Chirendra Satyal, Kathmandu, Nepal
February 6, 2012
Gathering calls on now-secular country for greater peace-building efforts
Jesuit Father Bill Robins lights candle at the interfaith program
Religious leaders marked World Interfaith Harmony Week for the first time in Nepal yesterday with a gathering that called for greater efforts to forge a lasting peace and for the country to abide by secular principles.
“We pray that all can learn to give and receive forgiveness after all the violence we have been through,” said Jesuit Father Bill Robins at the start of the gathering at the national academy hall in Kathmandu.
The gathering was jointly organized to mark the special UN week, which ends tomorrow, by Religions for Peace and the United Peace Federation.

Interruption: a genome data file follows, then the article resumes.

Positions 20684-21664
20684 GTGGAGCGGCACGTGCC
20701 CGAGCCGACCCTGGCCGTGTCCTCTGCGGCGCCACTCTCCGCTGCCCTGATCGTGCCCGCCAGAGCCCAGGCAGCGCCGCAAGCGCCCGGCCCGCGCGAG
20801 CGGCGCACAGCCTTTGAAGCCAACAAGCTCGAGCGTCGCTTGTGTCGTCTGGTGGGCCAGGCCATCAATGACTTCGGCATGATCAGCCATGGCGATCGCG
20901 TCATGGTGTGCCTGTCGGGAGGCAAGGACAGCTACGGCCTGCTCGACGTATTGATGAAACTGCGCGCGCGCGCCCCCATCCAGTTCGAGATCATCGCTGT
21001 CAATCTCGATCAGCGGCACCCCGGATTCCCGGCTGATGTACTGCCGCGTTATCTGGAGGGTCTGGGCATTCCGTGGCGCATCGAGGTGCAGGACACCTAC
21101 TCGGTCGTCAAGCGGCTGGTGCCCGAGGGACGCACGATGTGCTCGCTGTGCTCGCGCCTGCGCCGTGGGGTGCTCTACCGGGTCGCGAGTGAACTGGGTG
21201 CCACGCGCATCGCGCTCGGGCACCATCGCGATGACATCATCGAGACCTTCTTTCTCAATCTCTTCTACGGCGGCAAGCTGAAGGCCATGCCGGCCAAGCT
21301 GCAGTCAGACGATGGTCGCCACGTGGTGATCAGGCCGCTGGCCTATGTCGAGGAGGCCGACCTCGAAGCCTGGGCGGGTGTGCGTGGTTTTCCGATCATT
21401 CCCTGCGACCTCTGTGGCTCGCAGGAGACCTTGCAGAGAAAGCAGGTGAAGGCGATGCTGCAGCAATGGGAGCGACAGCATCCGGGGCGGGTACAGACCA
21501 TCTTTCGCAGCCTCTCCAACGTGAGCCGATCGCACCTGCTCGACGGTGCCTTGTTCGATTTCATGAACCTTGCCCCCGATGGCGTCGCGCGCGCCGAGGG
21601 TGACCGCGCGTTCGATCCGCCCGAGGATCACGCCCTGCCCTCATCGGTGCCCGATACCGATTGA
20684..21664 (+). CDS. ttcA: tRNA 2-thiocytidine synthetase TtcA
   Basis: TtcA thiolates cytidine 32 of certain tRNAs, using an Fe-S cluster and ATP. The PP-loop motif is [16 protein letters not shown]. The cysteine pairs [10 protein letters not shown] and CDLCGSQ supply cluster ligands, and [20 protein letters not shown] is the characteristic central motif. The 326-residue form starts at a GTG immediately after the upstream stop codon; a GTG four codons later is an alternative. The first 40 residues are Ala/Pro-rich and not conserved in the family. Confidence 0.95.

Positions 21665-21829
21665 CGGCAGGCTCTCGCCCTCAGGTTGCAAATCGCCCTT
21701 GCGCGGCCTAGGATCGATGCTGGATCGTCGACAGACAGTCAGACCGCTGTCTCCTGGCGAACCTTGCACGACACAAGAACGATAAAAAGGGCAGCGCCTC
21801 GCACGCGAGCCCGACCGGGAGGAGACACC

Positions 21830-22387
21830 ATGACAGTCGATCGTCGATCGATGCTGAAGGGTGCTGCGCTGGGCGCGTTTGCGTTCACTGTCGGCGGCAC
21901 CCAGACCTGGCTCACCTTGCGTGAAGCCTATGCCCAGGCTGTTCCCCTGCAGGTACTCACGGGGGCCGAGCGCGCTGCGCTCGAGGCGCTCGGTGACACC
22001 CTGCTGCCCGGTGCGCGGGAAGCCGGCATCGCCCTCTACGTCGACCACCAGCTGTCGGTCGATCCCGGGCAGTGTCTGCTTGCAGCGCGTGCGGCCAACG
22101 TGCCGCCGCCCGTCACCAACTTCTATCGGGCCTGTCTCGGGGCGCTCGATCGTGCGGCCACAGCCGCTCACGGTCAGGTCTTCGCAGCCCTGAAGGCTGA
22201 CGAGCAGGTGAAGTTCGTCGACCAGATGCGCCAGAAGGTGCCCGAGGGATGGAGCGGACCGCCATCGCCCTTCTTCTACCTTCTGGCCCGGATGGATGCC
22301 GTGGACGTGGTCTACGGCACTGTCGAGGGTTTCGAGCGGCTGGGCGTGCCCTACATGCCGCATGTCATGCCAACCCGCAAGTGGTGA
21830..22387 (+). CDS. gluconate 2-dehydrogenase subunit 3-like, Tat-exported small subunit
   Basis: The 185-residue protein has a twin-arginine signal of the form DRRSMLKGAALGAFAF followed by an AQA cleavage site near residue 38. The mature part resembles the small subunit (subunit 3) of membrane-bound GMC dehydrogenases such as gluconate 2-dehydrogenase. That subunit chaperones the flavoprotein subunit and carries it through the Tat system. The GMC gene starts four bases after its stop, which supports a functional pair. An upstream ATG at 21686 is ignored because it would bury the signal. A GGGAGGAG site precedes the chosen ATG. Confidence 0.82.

Around 300 people attended the event during which a message from the president of the UN General Assembly, Nassir Abdulaziz Al-Nasser, was read out.
“We have become a secular country and our behavior should reflect this so that we promote unity among various religions and do not cause conflict,” said chief guest, Kulchandra Gautam, a former deputy UN secretary general.
“We feel shy to say that we are from a country where Gautama Buddha was born as some of our political leaders are still claiming that they will bring change in Nepal through the power of guns,” he said, adding that: “Religious leaders have to play a pro-active role to bring about peace as politicians cannot bring it about themselves.”